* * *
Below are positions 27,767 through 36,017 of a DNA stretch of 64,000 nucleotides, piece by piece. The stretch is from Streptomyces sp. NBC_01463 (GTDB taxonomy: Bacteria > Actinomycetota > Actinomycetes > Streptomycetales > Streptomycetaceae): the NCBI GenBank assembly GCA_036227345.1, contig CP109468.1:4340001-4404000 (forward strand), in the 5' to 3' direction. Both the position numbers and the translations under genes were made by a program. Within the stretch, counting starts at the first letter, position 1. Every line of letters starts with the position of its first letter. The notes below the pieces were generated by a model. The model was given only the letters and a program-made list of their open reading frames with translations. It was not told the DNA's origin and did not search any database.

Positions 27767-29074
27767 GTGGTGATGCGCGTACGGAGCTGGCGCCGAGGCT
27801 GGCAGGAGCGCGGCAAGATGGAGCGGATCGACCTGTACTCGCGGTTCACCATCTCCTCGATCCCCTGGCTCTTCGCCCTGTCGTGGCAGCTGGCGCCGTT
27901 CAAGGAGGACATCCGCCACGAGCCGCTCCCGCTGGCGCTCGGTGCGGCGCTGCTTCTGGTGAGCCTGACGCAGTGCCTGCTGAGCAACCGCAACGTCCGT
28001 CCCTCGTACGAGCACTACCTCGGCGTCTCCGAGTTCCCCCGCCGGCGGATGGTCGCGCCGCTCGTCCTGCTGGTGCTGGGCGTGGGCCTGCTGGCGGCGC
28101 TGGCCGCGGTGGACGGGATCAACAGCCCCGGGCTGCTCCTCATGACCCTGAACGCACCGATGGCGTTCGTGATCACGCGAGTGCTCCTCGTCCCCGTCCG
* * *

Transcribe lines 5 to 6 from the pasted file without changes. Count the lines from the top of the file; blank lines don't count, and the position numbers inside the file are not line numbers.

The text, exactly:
27901 CAAGGAGGACATCCGCCACGAGCCGCTCCCGCTGGCGCTCGGTGCGGCGCTGCTTCTGGTGAGCCTGACGCAGTGCCTGCTGAGCAACCGCAACGTCCGT
28001 CCCTCGTACGAGCACTACCTCGGCGTCTCCGAGTTCCCCCGCCGGCGGATGGTCGCGCCGCTCGTCCTGCTGGTGCTGGGCGTGGGCCTGCTGGCGGCGC